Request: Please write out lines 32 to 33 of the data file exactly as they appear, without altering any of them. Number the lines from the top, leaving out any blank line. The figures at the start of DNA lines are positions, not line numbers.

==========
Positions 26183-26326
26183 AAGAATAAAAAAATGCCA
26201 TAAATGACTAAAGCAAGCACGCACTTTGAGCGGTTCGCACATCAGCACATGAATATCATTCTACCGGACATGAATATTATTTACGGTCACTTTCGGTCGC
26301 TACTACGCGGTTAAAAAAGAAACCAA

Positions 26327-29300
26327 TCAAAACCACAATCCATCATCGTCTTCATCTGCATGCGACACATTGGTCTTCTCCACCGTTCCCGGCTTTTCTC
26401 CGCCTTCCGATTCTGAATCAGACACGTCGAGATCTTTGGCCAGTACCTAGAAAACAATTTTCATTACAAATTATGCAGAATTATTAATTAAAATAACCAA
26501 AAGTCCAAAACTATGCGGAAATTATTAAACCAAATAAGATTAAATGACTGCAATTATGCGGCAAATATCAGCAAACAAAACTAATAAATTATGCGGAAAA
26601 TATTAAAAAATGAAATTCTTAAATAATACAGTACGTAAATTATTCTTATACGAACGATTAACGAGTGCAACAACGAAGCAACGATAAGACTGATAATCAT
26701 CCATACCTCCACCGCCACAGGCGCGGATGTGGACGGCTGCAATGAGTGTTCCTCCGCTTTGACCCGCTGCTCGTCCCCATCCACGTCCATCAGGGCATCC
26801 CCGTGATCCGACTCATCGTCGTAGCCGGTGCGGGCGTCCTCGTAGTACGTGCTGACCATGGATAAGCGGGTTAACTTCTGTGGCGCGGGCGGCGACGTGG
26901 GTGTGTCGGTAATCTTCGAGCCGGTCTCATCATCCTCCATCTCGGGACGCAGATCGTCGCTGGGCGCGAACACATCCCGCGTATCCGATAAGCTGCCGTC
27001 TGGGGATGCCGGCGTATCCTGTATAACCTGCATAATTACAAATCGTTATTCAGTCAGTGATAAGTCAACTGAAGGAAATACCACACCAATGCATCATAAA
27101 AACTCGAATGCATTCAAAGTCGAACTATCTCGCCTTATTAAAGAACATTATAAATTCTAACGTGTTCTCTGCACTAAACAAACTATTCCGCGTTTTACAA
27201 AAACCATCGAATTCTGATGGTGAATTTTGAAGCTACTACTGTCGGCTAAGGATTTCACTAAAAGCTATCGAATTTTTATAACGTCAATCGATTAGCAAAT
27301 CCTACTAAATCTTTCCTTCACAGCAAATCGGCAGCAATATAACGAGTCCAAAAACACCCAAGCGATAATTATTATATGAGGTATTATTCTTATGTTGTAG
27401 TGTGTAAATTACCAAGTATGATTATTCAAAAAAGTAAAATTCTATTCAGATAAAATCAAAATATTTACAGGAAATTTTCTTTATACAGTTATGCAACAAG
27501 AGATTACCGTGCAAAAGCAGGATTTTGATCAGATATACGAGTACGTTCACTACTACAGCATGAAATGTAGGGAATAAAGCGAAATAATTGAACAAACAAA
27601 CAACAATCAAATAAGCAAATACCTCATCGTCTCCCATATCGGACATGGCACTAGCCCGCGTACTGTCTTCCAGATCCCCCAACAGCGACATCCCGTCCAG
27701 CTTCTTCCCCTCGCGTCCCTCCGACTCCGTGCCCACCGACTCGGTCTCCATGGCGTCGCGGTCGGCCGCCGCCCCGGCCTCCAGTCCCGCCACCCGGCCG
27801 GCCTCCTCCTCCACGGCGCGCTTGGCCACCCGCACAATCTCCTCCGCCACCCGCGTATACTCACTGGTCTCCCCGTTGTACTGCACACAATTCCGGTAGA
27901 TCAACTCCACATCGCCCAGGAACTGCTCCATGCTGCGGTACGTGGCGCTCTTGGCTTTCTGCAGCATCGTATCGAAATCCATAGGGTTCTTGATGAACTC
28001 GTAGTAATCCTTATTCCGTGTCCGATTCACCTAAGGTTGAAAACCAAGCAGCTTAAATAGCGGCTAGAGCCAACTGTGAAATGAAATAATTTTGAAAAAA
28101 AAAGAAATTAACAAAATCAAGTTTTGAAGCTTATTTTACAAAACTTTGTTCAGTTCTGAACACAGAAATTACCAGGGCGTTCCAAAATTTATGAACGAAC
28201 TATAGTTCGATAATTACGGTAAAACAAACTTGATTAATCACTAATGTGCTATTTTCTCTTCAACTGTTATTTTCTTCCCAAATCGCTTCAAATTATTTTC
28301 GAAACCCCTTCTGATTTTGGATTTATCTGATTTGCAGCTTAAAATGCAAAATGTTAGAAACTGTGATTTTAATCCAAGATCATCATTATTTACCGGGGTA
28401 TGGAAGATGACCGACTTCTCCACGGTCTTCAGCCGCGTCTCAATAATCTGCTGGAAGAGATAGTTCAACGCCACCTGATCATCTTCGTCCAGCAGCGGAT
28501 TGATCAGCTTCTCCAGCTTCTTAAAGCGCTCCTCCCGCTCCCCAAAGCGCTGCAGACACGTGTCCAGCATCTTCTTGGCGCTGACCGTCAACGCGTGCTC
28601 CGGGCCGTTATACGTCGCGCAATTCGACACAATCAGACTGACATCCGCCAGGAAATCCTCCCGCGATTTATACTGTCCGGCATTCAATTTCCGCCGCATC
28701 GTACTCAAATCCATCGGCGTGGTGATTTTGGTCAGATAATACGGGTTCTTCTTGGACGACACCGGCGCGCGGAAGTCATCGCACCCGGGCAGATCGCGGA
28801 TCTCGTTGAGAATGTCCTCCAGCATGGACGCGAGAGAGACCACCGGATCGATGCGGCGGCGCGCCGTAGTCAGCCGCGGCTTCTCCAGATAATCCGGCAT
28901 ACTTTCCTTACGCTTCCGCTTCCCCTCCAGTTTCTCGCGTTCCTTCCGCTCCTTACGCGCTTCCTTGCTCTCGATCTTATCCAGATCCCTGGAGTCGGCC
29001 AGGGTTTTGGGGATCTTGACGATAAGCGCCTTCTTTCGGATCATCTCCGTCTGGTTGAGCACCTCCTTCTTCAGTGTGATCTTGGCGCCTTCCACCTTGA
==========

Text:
28901 ACTTTCCTTACGCTTCCGCTTCCCCTCCAGTTTCTCGCGTTCCTTCCGCTCCTTACGCGCTTCCTTGCTCTCGATCTTATCCAGATCCCTGGAGTCGGCC
29001 AGGGTTTTGGGGATCTTGACGATAAGCGCCTTCTTTCGGATCATCTCCGTCTGGTTGAGCACCTCCTTCTTCAGTGTGATCTTGGCGCCTTCCACCTTGA